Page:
Iraq, Iran, Syria and Libya are some of the worst passports to hold, according to annual index by law firm
If you own a German passport, the world is your oyster, but spare a thought for the Iraqis, who along with several of their regional neighbours can only dream of visa-free travel to most of the planet.
That's according to an annual report released Wednesday on the world's most useless passports, half of which belong to the nations and territories of the Middle East.
While holders of Western passports are largely free to travel around the world thanks to their passports, citizens of many Arab, Asian and African countries do not have that luxury, according to the 2016 Visa Restrictions Index.
Falling just behind Afghanistan and Pakistan, the Iraqi passport was deemed the third worst to hold as a result of the travel restrictions and lack of access Iraqis have to other countries
Along with Iraq, Syria, Libya, Iran and the Palestinian territories also made it into the top ten list. Yemen trailed closely.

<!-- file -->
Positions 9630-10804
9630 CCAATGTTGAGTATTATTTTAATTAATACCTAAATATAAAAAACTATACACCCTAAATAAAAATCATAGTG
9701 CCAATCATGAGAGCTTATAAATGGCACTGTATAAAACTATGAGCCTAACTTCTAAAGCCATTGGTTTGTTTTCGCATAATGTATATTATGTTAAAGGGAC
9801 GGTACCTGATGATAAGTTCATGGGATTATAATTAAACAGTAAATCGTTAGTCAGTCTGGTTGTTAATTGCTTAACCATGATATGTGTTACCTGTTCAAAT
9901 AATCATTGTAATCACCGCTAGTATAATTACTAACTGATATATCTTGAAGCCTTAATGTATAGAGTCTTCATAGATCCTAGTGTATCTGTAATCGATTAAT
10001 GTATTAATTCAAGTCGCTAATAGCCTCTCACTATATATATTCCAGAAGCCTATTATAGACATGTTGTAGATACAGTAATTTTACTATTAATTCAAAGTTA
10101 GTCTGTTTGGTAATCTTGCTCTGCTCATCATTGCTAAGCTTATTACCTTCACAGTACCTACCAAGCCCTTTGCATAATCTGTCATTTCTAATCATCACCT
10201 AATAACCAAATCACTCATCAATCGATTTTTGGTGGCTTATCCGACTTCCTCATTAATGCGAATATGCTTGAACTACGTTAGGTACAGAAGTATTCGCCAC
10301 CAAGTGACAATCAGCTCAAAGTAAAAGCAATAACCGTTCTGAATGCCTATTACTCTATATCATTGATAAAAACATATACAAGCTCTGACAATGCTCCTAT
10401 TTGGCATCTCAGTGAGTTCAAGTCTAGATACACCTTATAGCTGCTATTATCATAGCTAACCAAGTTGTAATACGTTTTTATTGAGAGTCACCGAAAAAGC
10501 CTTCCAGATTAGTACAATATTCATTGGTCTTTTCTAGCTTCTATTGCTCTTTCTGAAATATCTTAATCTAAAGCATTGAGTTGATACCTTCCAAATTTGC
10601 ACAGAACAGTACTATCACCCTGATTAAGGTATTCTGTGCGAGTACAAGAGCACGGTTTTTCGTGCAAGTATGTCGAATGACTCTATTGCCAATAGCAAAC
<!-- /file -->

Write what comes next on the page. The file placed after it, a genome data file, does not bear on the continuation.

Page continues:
The law firm Henley & Partners, which has produced the index annually for the past 11 years, gathered information about the development of visa policies from 218 countries to create the list. Multiple countries tied in more than one place in the list with 104 places.
Visa requirements depend on each country’s relationships with others. The difficulty or ease of either obtaining or not requiring one depends on several factors including diplomatic relationships, security risks, and reciprocal visa arrangements.
The worst passport to hold this year is from Afghanistan, which allows its citizens to travel to only 25 countries in the world without a visa.
The top-ranked country that provided its citizens with visa-free access to 177 countries out of 218 is once again Germany, which also came in first place last year.
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The UK, along with Finland, France, Italy and Spain, tied for third best passport, all allowing access to 177 countries without a visa.
“Generally, there was significant movement across the board with only 21 of the 199 countries listed remaining in the same rank,” Henley & Partners said on their website.
“No country however, dropped more than three positions, indicating that overall, visa-free access is improving around the world.”
The firm also concluded that despite the world becoming more mobile and interdependent, there continues to be huge discrepancies in the levels of travel freedom between countries.